$300K grant to protect Ariz. Tribe lands from deadly parasite

PetSmart Charites has partnered with CDC Foundation on a project to prevent the spread of Rocky Mountain spotted fever

A pervasive and deadly tick-borne disease has infiltrated communities in Arizona, and the Centers for Disease Control and Prevention (CDC) Foundation is determined to put a stop to it.

The group has received a $300,000 grant from PetSmart Charities in support of a three-year project, aimed at eliminating Rocky Mountain spotted fever (RMSF) from Tribe lands within Arizona.

These communities, CDC says, have seen a surge in the disease in recent years, with rates in some areas more than 150 times higher than those of the national average. Further, RMSF cases have been identified in areas of the state where the disease had not previously been seen.

The parasite responsible for transmission in Arizona is the brown dog tick, which is typically spread by dogs roaming freely within the Tribal Lands.

Animal wellness plays a key role in the disease’s prevention, CDC says, including ensuring community dogs are healthy and tick-free.

“Although RMSF can rapidly progress to a serious, life-threatening illness, it is preventable with proven interventions,” says the group’s president and CEO, Judy Monroe, MD.

Funding received from PetSmart Charities will support a program coordinator to assist CDC and the communities with scaling up proven prevention methods, as well as facilitating training and coordination of integrated partner outreach related to vector-borne disease prevention and animal wellness.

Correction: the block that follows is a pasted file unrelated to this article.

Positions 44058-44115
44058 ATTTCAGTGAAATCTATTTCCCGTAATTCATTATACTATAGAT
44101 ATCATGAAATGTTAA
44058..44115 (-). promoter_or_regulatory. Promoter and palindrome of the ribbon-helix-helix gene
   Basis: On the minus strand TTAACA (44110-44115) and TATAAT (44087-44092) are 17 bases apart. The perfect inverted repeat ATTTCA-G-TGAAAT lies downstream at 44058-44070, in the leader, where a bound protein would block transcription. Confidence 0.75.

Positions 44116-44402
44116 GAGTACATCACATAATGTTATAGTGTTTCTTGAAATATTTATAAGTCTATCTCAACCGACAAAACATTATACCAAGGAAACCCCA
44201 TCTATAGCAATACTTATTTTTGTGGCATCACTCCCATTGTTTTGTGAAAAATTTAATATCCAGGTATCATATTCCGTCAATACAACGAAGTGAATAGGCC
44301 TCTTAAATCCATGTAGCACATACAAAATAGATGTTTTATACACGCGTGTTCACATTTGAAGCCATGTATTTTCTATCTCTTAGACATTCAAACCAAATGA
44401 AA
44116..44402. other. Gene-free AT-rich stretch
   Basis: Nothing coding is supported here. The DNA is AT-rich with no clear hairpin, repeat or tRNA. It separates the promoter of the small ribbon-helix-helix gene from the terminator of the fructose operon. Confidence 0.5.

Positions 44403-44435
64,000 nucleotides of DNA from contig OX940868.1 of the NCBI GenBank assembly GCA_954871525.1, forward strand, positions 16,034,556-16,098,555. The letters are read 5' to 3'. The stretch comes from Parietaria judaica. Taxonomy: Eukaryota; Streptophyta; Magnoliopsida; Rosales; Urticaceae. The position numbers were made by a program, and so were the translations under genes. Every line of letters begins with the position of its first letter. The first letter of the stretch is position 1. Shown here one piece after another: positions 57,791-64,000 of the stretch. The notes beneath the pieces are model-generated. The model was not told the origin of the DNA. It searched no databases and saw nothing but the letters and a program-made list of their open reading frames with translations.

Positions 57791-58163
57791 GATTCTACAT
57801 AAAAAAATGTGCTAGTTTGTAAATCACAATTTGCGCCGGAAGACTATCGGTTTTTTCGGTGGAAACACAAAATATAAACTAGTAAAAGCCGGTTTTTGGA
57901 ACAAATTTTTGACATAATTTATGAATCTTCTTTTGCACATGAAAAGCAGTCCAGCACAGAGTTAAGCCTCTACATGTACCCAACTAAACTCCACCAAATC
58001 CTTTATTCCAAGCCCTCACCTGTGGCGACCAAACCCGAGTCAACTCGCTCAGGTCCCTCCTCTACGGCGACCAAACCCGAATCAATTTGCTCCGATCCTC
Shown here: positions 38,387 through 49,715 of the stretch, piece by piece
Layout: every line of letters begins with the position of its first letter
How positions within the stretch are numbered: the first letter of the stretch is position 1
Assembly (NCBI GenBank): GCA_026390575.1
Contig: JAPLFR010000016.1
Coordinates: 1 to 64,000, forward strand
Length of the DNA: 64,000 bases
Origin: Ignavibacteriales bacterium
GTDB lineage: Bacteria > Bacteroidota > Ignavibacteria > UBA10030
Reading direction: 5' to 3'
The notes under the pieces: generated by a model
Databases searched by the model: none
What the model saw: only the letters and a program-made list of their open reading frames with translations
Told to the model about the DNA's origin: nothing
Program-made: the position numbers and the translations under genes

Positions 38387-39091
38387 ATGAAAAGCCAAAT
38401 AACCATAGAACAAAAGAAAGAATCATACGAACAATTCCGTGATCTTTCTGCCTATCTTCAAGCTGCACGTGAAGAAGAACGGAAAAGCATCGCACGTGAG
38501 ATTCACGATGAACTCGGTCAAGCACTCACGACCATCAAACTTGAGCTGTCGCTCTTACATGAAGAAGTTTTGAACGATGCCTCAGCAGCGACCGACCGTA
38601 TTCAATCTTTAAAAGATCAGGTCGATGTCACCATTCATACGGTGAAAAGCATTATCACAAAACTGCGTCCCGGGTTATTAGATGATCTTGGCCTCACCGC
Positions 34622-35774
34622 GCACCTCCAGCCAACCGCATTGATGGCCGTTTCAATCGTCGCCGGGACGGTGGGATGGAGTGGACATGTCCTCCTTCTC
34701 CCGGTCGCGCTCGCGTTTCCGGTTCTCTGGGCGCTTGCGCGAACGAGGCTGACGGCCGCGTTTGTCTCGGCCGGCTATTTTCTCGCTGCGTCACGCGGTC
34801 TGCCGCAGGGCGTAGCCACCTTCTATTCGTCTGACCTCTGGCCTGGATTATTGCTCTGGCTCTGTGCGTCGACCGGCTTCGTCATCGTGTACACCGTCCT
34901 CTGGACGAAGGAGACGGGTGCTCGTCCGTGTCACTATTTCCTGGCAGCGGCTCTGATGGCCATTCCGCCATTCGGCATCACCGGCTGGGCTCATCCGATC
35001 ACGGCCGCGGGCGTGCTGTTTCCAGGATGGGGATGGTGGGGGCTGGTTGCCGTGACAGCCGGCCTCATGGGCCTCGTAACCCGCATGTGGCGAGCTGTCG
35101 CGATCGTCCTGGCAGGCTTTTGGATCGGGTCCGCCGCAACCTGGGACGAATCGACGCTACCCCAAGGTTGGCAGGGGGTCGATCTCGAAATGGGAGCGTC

“Working with Tribal, state, and federal partners, CDC has conducted studies showing RMSF prevention is possible,” says Gil Kersh, PhD, chief of the rickettsial zoonoses branch within the division of vector-borne diseases at CDC. “This partnership with CDC Foundation and PetSmart Charities will engage communities and improve animal wellness, putting proven prevention methods into practice.”

Specifically, the project, “Preventing Rocky Mountain Spotted Fever on Tribal Lands,” will support communities through:

  • creation of integrated support networks for RMSF prevention and animal wellness in impacted communities;
  • development of resource guides for Tribes to support animal wellness, spay and neuter services, and adoption programs within Tribal communities; and
  • development and dissemination of educational materials on RMSF risk and prevention techniques for Tribal communities.

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